Mental health starts early

February 26, 2015

Thank you for raising the pressing issue of student mental well-being (“Diversity driving demand for mental healthcare”, News, 19 February). Every university has a pastoral duty of care for its students, and especially those still in their teens who may be living far away from home for the first time.

This month, we held the first meeting in London of the European ADOCARE mental health programme for young people with “mental health problems”. A key lesson was to develop both prevention and early intervention within national systems for mental healthcare.

Universities are having to react to young people whose distress has probably been festering since the age of 14 or 15. Counselling, befriending and financial help all have a pastoral role to play, as do (multi-faith) chaplaincies. The missing part is how, at heart, university managers value students “as competition hots up in the global bazaar for this multibillion-pound” business (“Don’t let others ruin your name”, Leader, 19 February). If that materialistic “bazaar” creates a spiritual vacuum, who cares if a few more young customers implode?

Woody Caan
Editor, Journal of Public Mental Health
Duxford, Cambridge

Times Higher Education free 30-day trial

You've reached your article limit

Register to continue

Registration is free and only takes a moment. Once registered you can read a total of 3 articles each month, plus:

  • Sign up for the editor's highlights
  • Receive World University Rankings news first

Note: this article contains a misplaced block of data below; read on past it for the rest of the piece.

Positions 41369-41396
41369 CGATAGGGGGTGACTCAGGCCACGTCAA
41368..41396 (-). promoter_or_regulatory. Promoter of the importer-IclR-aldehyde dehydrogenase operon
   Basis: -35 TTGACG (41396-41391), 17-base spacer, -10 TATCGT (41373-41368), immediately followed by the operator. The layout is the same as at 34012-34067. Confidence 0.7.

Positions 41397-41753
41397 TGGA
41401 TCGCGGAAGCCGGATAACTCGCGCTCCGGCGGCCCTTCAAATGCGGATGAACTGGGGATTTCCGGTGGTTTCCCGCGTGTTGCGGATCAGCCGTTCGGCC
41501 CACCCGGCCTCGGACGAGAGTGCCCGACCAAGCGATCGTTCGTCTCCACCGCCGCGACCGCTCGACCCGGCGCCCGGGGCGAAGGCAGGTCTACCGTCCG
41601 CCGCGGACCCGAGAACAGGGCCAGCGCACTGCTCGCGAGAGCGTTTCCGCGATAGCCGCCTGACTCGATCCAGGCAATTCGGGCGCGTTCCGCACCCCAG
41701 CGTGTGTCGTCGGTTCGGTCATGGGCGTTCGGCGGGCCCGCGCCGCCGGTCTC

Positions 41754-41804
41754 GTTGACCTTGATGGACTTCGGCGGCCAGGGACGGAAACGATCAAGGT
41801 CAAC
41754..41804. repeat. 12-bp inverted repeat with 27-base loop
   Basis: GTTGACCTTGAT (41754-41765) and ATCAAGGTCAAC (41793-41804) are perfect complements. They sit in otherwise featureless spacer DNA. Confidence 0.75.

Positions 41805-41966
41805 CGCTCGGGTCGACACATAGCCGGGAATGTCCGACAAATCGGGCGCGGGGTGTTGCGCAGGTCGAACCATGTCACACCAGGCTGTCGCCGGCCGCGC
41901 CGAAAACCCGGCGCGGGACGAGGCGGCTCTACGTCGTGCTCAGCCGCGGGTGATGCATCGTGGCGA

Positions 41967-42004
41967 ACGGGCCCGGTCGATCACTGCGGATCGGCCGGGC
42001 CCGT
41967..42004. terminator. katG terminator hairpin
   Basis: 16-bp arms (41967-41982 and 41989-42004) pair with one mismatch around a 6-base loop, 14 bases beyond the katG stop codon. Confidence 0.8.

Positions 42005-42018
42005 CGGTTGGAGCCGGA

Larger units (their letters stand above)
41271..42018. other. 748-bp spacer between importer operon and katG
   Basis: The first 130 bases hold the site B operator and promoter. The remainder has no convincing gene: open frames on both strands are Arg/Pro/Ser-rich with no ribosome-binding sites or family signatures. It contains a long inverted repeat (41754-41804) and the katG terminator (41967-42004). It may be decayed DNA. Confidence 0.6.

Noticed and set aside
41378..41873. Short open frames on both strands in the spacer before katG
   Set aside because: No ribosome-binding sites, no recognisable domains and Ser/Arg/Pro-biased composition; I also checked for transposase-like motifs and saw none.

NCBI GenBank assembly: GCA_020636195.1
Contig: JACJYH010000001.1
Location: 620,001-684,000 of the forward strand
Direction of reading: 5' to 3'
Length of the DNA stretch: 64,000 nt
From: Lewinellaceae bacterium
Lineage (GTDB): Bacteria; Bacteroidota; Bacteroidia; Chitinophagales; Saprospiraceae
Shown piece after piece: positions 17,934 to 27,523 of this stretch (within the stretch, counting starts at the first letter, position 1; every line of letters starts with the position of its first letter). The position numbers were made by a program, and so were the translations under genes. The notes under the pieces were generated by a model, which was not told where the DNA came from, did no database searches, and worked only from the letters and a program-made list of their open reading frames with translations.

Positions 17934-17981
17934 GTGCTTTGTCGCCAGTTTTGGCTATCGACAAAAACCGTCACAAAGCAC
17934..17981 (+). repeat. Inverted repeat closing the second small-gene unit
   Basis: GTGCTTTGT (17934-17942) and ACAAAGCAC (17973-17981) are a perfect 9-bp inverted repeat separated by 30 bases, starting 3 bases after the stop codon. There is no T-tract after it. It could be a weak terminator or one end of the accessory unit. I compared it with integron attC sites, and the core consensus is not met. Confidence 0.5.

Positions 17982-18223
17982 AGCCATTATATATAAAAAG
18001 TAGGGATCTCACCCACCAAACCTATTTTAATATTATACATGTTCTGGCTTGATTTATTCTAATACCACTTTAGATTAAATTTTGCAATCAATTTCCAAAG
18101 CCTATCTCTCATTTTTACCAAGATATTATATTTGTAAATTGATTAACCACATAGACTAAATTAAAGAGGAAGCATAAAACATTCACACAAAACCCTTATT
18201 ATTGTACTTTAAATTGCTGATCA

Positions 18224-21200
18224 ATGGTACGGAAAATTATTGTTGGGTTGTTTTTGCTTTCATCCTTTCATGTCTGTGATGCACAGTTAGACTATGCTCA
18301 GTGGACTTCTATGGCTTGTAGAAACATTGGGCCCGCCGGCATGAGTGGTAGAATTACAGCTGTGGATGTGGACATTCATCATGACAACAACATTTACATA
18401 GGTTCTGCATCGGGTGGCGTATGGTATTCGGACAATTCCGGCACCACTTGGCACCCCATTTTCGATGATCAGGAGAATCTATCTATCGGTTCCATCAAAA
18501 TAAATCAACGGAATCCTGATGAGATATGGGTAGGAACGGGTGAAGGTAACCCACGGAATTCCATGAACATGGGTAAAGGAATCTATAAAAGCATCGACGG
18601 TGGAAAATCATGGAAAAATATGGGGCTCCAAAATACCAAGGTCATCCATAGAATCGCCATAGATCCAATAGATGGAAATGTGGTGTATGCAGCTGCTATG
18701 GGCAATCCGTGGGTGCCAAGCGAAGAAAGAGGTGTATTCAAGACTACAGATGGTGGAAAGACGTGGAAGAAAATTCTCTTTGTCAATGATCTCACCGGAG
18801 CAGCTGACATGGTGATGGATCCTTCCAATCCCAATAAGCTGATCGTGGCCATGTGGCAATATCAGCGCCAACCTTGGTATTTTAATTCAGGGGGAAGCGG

• Get job alerts, shortlist jobs and save job searches
  • Participate in reader discussions and post comments
Register

Have your say

Log in or register to post comments

Most Commented

Lady Margaret Hall, Oxford will host a homeopathy conference next month

Charity says Lady Margaret Hall, Oxford is ‘naive’ to hire out its premises for event

women leapfrog. Vintage

Robert MacIntosh and Kevin O’Gorman offer advice on climbing the career ladder

Woman pulling blind down over an eye
Liz Morrish reflects on why she chose to tackle the failings of the neoliberal academy from the outside
White cliffs of Dover

From Australia to Singapore, David Matthews and John Elmes weigh the pros and cons of likely destinations

Michael Parkin illustration (9 March 2017)

Cramming study into the shortest possible time will impoverish the student experience and drive an even greater wedge between research-enabled permanent staff and the growing underclass of flexible teaching staff, says Tom Cutterham